But when I do take the time to read news emails or scroll through Facebook, I am quickly overwhelmed by all that is wrong in the world. I feel helpless regarding the lack of justice against groups like ISIS. I feel angry about the immigration situation and children separated from their parents – through immigration, yes, but even more, through abortion. I feel sorrow over the endless wars in Syria and Yemen. That’s only a fraction of the list, the most common issues I see. Other troubles are less reported: Boko Haram, Andrew Brunson, Venuzuela…
Recently I have struggled with that feeling of helplessness. I have wondered how to balance understanding the world around me with not being so overburdened I burn out or become numb to the sheer volume of tragedy. I don’t feel like I have a clear answer, but I did find five helpful things on the road to balance.

1. Focus
There are so many news outlets and so many opinions that you will certainly be overwhelmed to the point of numb scrolling if you try to take it all in. Find one or two news sources you trust, and follow them. Know whose social media opinions you respect, and don’t think you have to click on every link or read every post. Pick a handful of issues to focus on, and don’t feel guilty that you can’t do something about everything.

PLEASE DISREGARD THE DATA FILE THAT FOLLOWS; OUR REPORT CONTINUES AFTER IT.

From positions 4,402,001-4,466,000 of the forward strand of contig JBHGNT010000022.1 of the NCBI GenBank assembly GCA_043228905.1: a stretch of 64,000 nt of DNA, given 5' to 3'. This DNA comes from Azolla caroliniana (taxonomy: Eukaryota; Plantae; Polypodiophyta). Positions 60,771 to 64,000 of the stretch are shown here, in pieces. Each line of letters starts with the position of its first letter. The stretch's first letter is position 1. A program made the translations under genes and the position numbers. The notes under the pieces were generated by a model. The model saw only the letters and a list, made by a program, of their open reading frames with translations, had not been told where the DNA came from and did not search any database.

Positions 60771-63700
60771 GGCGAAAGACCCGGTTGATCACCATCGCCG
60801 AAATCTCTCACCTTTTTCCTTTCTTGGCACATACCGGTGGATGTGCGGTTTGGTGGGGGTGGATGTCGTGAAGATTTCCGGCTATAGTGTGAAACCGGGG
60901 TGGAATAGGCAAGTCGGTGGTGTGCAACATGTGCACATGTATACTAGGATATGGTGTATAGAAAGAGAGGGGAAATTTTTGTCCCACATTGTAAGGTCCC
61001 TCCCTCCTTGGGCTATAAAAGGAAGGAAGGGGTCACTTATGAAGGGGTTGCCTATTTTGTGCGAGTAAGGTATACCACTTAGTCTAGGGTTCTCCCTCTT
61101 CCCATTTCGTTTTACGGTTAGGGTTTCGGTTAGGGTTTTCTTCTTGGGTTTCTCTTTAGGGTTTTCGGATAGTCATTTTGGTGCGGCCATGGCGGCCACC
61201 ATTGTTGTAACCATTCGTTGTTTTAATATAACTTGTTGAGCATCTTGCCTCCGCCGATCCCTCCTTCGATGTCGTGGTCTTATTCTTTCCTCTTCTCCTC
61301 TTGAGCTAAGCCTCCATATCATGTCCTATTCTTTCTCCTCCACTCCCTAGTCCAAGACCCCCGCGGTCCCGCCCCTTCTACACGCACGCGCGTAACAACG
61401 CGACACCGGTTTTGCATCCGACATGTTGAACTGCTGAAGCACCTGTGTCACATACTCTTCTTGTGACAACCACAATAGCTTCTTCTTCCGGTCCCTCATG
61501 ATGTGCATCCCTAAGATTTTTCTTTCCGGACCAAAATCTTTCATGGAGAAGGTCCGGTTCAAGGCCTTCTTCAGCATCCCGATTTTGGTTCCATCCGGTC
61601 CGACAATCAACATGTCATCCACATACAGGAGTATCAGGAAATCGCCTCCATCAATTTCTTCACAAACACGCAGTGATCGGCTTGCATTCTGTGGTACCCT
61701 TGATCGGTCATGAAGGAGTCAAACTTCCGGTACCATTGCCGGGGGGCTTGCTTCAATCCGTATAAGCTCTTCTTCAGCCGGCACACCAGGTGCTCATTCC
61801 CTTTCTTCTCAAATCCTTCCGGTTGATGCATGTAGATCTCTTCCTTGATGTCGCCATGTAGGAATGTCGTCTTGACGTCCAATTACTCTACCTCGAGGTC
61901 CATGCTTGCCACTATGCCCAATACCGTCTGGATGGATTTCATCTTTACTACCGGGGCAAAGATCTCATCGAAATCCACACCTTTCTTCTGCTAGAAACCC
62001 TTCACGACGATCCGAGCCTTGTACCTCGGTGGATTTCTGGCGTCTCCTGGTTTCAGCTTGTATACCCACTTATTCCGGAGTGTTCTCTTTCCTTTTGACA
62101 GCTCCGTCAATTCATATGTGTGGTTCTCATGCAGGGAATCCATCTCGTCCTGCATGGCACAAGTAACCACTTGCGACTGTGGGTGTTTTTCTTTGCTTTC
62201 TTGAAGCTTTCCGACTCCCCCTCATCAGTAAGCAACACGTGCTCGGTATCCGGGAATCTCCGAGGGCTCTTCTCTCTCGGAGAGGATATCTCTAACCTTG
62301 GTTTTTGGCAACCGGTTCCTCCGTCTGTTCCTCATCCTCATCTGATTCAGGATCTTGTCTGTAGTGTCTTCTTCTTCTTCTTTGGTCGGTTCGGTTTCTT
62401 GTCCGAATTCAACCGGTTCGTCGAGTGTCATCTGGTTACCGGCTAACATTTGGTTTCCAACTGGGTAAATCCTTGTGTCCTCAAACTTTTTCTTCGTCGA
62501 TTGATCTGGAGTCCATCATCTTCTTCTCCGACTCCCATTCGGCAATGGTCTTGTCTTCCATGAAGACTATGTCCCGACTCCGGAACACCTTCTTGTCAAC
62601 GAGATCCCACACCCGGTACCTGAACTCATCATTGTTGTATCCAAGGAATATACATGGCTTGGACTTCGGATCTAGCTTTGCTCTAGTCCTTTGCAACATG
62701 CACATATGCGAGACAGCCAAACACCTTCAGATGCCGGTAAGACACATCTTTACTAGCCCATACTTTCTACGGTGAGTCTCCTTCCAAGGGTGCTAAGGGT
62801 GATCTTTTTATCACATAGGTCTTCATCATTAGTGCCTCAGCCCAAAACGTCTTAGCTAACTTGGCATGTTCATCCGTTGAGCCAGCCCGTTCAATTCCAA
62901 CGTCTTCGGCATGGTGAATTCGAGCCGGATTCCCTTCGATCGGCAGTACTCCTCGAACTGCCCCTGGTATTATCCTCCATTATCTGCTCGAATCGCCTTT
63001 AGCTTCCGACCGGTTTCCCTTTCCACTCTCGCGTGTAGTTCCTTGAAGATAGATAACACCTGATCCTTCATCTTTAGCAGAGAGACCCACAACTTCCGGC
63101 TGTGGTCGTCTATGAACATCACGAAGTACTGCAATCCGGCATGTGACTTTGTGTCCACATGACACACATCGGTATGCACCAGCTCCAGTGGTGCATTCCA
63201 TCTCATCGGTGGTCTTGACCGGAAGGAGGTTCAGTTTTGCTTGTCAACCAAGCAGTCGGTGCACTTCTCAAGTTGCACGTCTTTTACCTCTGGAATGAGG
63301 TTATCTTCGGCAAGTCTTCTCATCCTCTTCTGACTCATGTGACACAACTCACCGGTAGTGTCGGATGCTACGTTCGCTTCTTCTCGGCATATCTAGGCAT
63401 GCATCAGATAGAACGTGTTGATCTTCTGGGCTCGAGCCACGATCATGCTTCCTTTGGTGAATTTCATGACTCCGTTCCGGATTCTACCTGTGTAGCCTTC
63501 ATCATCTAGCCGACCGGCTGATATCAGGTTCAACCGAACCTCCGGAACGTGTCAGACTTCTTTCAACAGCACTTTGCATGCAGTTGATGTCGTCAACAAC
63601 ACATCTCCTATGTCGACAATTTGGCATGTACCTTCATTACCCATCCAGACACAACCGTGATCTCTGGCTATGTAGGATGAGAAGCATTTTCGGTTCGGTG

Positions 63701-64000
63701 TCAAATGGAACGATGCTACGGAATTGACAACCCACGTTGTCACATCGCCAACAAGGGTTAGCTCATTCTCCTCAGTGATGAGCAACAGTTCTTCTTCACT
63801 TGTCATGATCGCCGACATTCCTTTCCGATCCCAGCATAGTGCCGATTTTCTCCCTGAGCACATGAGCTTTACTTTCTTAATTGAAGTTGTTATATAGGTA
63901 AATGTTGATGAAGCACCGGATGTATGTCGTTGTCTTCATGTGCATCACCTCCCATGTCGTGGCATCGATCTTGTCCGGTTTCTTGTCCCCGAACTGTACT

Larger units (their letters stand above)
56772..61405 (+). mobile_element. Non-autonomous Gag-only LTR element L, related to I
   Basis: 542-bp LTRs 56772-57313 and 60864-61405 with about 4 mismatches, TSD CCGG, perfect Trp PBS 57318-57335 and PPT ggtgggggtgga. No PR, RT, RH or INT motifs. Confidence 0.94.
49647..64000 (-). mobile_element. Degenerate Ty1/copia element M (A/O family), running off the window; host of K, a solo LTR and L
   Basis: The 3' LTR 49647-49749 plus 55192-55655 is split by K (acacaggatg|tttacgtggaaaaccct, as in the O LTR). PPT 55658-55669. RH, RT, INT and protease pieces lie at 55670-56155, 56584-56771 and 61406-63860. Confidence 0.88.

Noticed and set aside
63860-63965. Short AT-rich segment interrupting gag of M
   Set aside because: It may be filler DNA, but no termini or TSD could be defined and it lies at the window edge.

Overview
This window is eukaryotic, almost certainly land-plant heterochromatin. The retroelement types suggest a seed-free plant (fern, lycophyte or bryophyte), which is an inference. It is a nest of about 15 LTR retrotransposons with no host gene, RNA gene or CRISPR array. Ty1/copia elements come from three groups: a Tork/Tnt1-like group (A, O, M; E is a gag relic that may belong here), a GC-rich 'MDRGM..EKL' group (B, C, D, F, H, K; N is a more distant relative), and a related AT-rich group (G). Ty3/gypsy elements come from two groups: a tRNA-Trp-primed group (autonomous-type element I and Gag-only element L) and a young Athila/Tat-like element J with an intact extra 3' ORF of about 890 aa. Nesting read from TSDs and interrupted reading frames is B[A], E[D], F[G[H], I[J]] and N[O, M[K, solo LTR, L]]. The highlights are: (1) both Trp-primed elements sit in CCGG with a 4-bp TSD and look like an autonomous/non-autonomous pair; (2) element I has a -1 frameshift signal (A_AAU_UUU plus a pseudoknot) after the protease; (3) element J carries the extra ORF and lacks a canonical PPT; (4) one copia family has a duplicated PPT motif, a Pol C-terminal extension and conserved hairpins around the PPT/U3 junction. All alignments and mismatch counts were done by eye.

Also, make sure it isn’t all gloom and doom. Funny videos are nice, but even better are stories of people, Christian or not, reflecting the image of God in their sacrificial love to others. Check out WORLD’s Hope Awards. The news that brought the most joy to my heart recently was that of Israel rescuing White Helmets.

2. Pray
REALLY pray. This ties in with focus. When the emotion of your Facebook feed changes with every swipe and every post carries information, all you have energy and time for is a quick prayer. But when you cut out noise and focus on what really matters to you, then you can devote time to pour your heart out to God about the troubles you – and He – care about.
If you feel He doesn’t hear or answer your prayers for current events, you may be encouraged by this sermon, unpacking Revelation 8:1-5.